Facebook WordPress plug-ins found to have zero-day flaw

Image credit: Pixabay (Image credit: Image Credit: StockSnap / Pixabay)

Zero-day flaws which impact two of Facebook's official WordPress plugins have been disclosed by a US-based cybersecurity firm including proof-of-concept (PoC) code that could be used by hackers to exploit the flaws and launch attacks against WordPress sites.

The affected plugins include Messenger Customer Chat which shows a custom Messenger chat window on WordPress sites and Facebook for WooCommerce that allows WordPress site owners to upload their WooCommerce-based stores on their Facebook pages.

The Messenger Customer Chat plugin is installed on over 20,000 sites while the Facebook for WooCommerce plugin has 200,000 users after the WordPress team began shipping the plugin as part of the official WooCommerce online store plugin back in April.

Since that time, the plugin has received a rating of 1.5 stars with reviewers complaining about errors and a lack of updates.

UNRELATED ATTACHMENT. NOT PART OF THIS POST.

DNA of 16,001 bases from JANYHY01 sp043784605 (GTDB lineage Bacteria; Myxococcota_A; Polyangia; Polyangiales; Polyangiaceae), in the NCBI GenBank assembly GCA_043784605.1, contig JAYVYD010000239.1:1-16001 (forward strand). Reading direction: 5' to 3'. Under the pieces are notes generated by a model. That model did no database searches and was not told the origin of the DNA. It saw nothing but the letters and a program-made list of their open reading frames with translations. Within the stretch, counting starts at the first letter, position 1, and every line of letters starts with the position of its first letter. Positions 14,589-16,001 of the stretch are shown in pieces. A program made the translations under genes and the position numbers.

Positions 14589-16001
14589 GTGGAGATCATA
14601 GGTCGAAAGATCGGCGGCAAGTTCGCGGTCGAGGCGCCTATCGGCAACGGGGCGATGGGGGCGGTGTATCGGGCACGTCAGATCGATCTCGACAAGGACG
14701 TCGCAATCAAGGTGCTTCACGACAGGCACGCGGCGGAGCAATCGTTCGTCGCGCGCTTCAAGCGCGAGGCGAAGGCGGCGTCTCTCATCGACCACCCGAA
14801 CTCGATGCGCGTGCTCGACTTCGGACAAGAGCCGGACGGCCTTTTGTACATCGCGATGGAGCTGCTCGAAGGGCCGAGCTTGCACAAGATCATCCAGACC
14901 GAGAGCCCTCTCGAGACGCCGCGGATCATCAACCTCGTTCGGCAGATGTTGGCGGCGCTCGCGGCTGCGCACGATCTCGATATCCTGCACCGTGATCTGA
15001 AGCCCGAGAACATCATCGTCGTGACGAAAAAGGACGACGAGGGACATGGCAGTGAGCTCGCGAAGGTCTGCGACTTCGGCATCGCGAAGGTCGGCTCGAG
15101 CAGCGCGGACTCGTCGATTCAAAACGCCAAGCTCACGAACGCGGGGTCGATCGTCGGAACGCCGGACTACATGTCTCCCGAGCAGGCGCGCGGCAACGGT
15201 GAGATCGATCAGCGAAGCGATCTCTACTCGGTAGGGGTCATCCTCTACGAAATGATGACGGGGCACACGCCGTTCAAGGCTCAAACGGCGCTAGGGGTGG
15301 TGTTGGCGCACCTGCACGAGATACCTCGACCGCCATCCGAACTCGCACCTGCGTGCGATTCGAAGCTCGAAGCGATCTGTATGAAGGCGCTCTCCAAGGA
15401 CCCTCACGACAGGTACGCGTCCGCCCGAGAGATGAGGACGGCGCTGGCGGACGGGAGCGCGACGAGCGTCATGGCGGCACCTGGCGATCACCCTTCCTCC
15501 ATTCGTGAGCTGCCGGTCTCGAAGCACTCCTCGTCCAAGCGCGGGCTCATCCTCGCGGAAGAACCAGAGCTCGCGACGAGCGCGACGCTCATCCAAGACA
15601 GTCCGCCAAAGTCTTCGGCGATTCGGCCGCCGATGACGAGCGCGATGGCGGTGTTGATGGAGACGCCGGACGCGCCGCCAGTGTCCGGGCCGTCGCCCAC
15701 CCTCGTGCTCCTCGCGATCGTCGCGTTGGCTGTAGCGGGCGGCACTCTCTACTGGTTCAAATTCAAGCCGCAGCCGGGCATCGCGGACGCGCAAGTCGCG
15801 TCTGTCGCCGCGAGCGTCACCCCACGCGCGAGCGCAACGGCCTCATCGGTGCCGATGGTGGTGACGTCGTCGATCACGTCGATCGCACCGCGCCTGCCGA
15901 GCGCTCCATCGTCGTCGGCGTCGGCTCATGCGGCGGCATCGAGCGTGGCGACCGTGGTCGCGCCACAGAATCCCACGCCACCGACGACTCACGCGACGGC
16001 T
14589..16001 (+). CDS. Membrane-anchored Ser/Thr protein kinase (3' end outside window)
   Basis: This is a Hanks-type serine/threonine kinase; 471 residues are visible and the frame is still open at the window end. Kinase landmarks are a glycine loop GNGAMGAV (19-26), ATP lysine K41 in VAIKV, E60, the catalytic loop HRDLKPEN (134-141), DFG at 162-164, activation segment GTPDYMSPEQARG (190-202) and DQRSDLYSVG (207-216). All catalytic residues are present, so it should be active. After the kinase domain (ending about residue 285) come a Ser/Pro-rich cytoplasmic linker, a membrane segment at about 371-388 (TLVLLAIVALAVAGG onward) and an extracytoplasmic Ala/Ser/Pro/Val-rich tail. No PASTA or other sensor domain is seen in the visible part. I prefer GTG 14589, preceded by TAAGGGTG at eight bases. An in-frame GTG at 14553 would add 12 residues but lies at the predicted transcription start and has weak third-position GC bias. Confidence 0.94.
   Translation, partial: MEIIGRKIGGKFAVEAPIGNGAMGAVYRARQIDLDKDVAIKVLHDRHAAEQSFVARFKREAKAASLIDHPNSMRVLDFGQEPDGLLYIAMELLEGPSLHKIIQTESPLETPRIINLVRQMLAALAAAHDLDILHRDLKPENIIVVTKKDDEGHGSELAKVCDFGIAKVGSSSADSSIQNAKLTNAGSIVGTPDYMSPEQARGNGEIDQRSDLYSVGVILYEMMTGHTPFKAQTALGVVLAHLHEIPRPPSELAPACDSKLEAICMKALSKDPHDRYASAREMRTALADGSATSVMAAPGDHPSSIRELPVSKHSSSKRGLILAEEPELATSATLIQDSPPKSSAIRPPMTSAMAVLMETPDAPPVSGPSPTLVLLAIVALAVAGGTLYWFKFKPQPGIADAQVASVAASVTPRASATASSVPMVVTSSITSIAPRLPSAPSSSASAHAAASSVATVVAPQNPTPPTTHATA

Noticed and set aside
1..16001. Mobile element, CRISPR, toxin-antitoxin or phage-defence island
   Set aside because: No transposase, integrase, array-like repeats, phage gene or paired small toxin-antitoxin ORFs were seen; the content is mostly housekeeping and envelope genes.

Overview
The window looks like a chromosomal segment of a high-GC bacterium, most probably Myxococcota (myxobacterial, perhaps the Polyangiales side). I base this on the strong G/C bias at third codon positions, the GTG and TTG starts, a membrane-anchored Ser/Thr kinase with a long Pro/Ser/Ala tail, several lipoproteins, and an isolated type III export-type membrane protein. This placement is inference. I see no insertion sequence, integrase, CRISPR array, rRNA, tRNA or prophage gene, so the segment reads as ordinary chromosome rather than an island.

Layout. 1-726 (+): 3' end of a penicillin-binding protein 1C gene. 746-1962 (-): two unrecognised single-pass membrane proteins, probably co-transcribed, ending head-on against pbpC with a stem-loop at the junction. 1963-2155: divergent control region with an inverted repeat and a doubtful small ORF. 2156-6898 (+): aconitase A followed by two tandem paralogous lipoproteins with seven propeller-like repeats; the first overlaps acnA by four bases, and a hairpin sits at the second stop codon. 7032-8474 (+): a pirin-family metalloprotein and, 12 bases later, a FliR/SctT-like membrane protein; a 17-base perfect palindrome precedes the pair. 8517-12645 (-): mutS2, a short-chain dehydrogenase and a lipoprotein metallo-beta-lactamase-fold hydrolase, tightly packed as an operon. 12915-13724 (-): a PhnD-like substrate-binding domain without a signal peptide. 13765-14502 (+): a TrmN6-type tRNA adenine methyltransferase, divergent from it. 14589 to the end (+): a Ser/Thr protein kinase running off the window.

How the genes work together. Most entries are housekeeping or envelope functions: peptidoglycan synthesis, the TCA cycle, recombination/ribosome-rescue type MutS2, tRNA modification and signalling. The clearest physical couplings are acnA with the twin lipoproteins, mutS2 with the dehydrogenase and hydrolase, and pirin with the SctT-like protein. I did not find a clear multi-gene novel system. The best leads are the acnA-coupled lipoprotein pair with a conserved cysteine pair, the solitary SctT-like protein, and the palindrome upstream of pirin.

Plugin Vulnerabilities vs WordPress

The flaws in these two plugins became much more dangerous when the cybersecurity firm Plugin Vulnerabilities decided to publicly expose them on the WordPress.org forums. 

The firm and WordPress have been feuding for years after a policy change banned users from disclosing security flaws through its forums and instead required security researchers to email the WordPress team who would then contact the owners of any affected plugins.

However, Plugin Vulnerabilities has continued to disclose security flaws on the WordPress forums despite the new rule which resulted in it having its forum accounts banned. The firm took things a step further this spring when it also began to publish blog posts on its site with in-depth details and PoC code about the vulnerabilities it had discovered.

The two zero-day flaws Plugin Vulnerabilities discovered in Facebook's WordPress plugins aren't as dangerous as those it has revealed in the past as they require social engineering to get a user to click on a malicious link. Although the flaws are harder to exploit, they could allow attackers to take over WordPress sites.

Security researchers are generally doing a company a favor when they discover vulnerabilities but by not going through the proper channels to report the vulnerabilities it discovered, the US cybersecurity firm put everyone who has those plugins installed at risk.

Via ZDNet

Anthony Spadafora

After working with the TechRadar Pro team for the last several years, Anthony is now the security and networking editor at Tom’s Guide where he covers everything from data breaches and ransomware gangs to the best way to cover your whole home or business with Wi-Fi. When not writing, you can find him tinkering with PCs and game consoles, managing cables and upgrading his smart home.